He built an impressive resume of good grades and leadership roles among his peers. He was always chosen first by others, and it was not unexpected that when he graduated from college he would join his brothers in law school.

At the University of California, Terry used his sketching ability to create caricatures of his law professors. It was more fun than rebellious, and the mark-on drawings appeared in the University newspaper with quotes that personified each educator. The pencil drawings were so popular he used them to create a calendar which he sold to faculty and classmates.

Law school, of course, for good or bad, usually means eventually becoming a lawyer. Terry was never reluctant in our conversations to answer questions. He was also not effusive when discussing the early years of practicing law.

Terry served with his brother, Tim, as a prosecutor in the Criminal Division of the Office of the San Diego City Attorney. Afterward, they became partners with city attorney, Dan Bamberg, comprising the San Diego law firm of Bamberg, Flanigan & Flanigan.

CC: Did the Flanigan boys become lawyers because their dad couldn’t?
TF: Maybe, I don’t know. If we did, we don’t have any complaints.

CC: Did you like trial work?
TF: It was satisfying at times.

CC: Good choice for you as a profession?
TF: I look back on it with some satisfaction that as a prosecutor when I took a case to trial it was only a matter of time in terms of getting a conviction. I think in the three years I worked as a prosecutor I only stopped one trial because I wasn’t convinced we had reason to move forward.
CC: You didn’t do it for long?
TF: No, a couple of years or more and I went into private practice for awhile. Then I went to Europe. I spent about two years doing artwork, and thinking about whether or not I wanted to practice law any more.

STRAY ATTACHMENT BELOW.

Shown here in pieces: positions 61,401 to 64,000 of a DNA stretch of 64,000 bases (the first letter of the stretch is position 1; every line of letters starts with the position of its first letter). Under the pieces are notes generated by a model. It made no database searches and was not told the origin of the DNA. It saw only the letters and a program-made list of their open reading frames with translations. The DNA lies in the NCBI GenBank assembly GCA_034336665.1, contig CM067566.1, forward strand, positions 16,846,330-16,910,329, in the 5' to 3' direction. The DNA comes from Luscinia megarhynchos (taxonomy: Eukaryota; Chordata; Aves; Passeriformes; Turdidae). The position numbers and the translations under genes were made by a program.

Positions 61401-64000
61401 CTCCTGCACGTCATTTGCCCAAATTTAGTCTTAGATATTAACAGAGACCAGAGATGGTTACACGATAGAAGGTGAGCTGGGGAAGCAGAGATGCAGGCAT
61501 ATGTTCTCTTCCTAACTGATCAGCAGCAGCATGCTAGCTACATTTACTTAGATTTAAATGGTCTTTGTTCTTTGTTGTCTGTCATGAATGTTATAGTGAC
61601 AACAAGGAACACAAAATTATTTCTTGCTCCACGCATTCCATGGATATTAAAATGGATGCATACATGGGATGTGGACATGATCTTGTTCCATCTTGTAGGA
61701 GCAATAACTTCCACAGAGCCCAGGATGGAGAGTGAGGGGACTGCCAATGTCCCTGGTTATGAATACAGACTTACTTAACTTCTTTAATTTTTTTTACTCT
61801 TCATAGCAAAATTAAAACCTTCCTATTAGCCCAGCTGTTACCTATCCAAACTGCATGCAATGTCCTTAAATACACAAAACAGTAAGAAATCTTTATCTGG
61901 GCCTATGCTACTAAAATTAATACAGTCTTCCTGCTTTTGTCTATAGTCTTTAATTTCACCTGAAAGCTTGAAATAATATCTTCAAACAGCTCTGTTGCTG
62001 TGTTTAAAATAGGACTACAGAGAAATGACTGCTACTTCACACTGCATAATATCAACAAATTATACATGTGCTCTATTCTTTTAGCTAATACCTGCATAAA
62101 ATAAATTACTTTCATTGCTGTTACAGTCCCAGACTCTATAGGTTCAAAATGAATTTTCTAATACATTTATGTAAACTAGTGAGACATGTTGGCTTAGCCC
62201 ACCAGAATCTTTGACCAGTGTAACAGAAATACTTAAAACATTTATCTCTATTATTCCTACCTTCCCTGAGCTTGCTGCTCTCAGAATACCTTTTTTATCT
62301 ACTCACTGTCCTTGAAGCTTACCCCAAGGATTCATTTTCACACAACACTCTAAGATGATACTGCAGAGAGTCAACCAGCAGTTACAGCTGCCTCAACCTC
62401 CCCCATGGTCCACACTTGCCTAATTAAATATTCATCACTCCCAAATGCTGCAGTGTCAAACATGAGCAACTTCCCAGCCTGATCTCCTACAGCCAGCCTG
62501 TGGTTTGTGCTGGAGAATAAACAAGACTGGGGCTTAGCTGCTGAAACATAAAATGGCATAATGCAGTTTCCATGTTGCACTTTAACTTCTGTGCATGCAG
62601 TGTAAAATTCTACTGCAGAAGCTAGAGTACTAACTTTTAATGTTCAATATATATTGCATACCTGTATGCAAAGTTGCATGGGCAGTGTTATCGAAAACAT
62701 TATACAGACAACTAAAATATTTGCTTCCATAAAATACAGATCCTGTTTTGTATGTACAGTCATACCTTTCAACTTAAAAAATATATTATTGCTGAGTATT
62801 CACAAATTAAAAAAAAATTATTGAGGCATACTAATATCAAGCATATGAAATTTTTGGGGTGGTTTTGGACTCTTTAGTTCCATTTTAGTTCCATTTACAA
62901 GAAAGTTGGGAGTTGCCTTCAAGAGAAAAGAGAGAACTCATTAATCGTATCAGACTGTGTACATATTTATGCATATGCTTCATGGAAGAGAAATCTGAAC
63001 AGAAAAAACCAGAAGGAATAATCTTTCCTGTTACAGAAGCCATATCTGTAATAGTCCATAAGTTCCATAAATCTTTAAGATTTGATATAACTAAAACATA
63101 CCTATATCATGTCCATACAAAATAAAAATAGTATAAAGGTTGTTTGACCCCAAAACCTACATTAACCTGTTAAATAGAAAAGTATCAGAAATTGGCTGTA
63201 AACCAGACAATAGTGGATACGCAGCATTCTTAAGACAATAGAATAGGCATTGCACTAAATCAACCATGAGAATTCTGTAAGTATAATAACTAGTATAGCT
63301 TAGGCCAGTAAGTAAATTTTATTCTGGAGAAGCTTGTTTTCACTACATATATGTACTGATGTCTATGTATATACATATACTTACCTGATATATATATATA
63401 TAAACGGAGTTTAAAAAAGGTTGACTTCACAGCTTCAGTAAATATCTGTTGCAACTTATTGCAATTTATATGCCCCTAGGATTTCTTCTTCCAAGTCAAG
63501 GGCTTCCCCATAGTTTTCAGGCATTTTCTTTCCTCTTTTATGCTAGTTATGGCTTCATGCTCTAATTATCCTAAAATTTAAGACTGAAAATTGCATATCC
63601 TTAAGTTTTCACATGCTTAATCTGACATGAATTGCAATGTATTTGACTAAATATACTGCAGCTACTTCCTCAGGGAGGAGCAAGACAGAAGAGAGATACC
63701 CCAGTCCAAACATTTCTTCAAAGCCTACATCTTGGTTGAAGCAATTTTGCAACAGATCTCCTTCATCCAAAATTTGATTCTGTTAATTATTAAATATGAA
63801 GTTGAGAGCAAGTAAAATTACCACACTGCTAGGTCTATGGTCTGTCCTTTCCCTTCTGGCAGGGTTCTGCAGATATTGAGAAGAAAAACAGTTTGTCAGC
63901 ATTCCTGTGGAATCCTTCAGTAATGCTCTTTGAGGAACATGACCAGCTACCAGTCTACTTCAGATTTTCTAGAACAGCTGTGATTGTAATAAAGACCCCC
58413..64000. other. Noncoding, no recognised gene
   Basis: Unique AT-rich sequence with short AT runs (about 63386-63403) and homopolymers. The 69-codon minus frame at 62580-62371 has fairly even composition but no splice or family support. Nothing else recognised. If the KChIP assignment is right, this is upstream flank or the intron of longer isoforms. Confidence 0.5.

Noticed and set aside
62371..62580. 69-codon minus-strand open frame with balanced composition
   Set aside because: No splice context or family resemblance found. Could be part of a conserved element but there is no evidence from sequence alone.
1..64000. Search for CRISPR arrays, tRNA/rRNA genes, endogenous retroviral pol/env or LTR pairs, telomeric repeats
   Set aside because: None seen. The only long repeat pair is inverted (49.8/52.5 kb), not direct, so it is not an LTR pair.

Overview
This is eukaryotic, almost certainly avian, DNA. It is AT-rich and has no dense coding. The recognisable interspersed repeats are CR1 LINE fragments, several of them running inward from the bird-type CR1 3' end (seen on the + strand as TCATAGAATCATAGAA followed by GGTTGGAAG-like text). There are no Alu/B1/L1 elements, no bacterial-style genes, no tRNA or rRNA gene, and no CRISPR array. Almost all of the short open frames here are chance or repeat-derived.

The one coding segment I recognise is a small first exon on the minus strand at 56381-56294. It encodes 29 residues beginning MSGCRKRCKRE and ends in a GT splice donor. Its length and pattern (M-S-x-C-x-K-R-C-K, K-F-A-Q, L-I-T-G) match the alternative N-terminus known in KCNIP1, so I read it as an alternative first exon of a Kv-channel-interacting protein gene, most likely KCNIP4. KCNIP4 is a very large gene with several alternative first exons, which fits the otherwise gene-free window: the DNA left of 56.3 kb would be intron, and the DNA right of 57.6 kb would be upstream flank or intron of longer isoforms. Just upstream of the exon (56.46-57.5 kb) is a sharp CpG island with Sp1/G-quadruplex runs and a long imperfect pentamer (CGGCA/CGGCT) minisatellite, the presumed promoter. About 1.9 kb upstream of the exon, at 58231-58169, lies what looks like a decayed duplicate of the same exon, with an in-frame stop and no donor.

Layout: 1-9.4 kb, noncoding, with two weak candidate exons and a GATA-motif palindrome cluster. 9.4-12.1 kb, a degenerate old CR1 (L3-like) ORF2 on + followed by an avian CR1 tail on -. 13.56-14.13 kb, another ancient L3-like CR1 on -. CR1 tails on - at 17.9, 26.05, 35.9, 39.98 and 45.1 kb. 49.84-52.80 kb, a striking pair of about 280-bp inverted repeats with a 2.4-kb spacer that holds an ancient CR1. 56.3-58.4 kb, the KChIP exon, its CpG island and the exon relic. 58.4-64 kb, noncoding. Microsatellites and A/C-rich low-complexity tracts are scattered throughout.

Terry’s older brother, Jack, popular, cool, ambitious and a natural born insider was the first intern for a young assemblyman from San Diego named Pete Wilson. Jack’s star rose fast and never settled. Terry followed his brother to Sacramento and began a career as a lawyer/lobbyist representing several organizations, including the California Manufacturers Association and the State Bar of California.

In 1977, while making money and securing an excellent professional reputation, Terry’s restlessness and curiosity prompted him to seek out a particular art teacher.

Terry commuted from his job in Sacramento to San Francisco to attend classes taught by Howard Brodie.

Brodie made his bones in World War II with his poignant drawings of scenes from the front lines at Guadalcanal and the Battle of the Bulge. Not yet thirty when the war started, Brodie became a heralded artist and his pieces were covered regularly by LIFE and LOOK magazines. He would also work in Korea and Vietnam, and become a distinguished sports artist for the San Francisco Chronicle. In the ‘60s, before television was allowed in the courtroom, his drawings set the scene at our country’s most infamous trials: The Chicago 7, Jack Ruby, Manson, and Patty Hearst.

Terry recalled one particular evening in which Brodie was late to class, returning from a trip to Utah. Brodie had a portfolio of sketches he completed of the Gary Gilmore execution. Gilmore, Flanigan recalls, was the first person put to death following the reversal of the federal law banning state executions.

Brodie’s “life” drawing class was important to Flanigan. It helped him to further develop his eye for detail. Although to the pedestrian viewer it appears from his law school sketches that Terry already understood naturalistic body features and facial emotion, he gives Brodie credit for heightening his sensitivity.

After completing the Brodie course, Terry compiled his first professional body of work and offered it for sale in 1979.

Terry chose to link his profession and avocation with a portfolio consisting of several pen and ink drawings depicting famous lawsuits, jury scenes, courtroom figures, and legal concepts.

One of the most popular pieces was a drawing of a young woman and her metamorphosis from law student to attorney to working mother to judge. It is compelling for the simple approach to telling a life’s story. The years are evident in the lines of the woman’s features, a face that evolves without ever losing its truthfulness.

The drawing was described by critics as trend-setting because of its positive view of a woman reaching the pinnacle of success in the male-dominant legal profession.